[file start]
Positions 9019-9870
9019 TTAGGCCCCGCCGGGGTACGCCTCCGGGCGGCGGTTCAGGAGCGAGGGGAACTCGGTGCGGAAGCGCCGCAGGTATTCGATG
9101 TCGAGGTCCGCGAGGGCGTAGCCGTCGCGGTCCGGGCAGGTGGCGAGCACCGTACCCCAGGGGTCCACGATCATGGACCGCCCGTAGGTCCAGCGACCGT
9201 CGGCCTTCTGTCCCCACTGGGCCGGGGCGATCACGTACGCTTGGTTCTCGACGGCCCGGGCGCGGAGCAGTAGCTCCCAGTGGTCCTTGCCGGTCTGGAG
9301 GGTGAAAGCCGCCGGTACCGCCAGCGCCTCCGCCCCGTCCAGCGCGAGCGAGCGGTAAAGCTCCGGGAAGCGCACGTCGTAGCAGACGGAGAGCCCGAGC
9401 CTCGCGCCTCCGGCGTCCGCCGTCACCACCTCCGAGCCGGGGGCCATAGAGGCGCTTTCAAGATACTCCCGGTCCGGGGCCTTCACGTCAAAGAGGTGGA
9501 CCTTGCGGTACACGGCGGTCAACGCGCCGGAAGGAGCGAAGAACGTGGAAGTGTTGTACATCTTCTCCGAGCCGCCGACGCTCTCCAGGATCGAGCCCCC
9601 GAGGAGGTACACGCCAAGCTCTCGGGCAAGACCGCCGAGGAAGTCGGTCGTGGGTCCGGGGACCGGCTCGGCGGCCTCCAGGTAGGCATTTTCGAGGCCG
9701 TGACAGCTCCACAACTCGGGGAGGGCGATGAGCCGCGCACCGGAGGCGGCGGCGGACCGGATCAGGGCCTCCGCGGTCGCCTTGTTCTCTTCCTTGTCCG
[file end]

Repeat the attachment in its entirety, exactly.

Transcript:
Positions 9019-9870
9019 TTAGGCCCCGCCGGGGTACGCCTCCGGGCGGCGGTTCAGGAGCGAGGGGAACTCGGTGCGGAAGCGCCGCAGGTATTCGATG
9101 TCGAGGTCCGCGAGGGCGTAGCCGTCGCGGTCCGGGCAGGTGGCGAGCACCGTACCCCAGGGGTCCACGATCATGGACCGCCCGTAGGTCCAGCGACCGT
9201 CGGCCTTCTGTCCCCACTGGGCCGGGGCGATCACGTACGCTTGGTTCTCGACGGCCCGGGCGCGGAGCAGTAGCTCCCAGTGGTCCTTGCCGGTCTGGAG
9301 GGTGAAAGCCGCCGGTACCGCCAGCGCCTCCGCCCCGTCCAGCGCGAGCGAGCGGTAAAGCTCCGGGAAGCGCACGTCGTAGCAGACGGAGAGCCCGAGC
9401 CTCGCGCCTCCGGCGTCCGCCGTCACCACCTCCGAGCCGGGGGCCATAGAGGCGCTTTCAAGATACTCCCGGTCCGGGGCCTTCACGTCAAAGAGGTGGA
9501 CCTTGCGGTACACGGCGGTCAACGCGCCGGAAGGAGCGAAGAACGTGGAAGTGTTGTACATCTTCTCCGAGCCGCCGACGCTCTCCAGGATCGAGCCCCC
9601 GAGGAGGTACACGCCAAGCTCTCGGGCAAGACCGCCGAGGAAGTCGGTCGTGGGTCCGGGGACCGGCTCGGCGGCCTCCAGGTAGGCATTTTCGAGGCCG
9701 TGACAGCTCCACAACTCGGGGAGGGCGATGAGCCGCGCACCGGAGGCGGCGGCGGACCGGATCAGGGCCTCCGCGGTCGCCTTGTTCTCTTCCTTGTCCG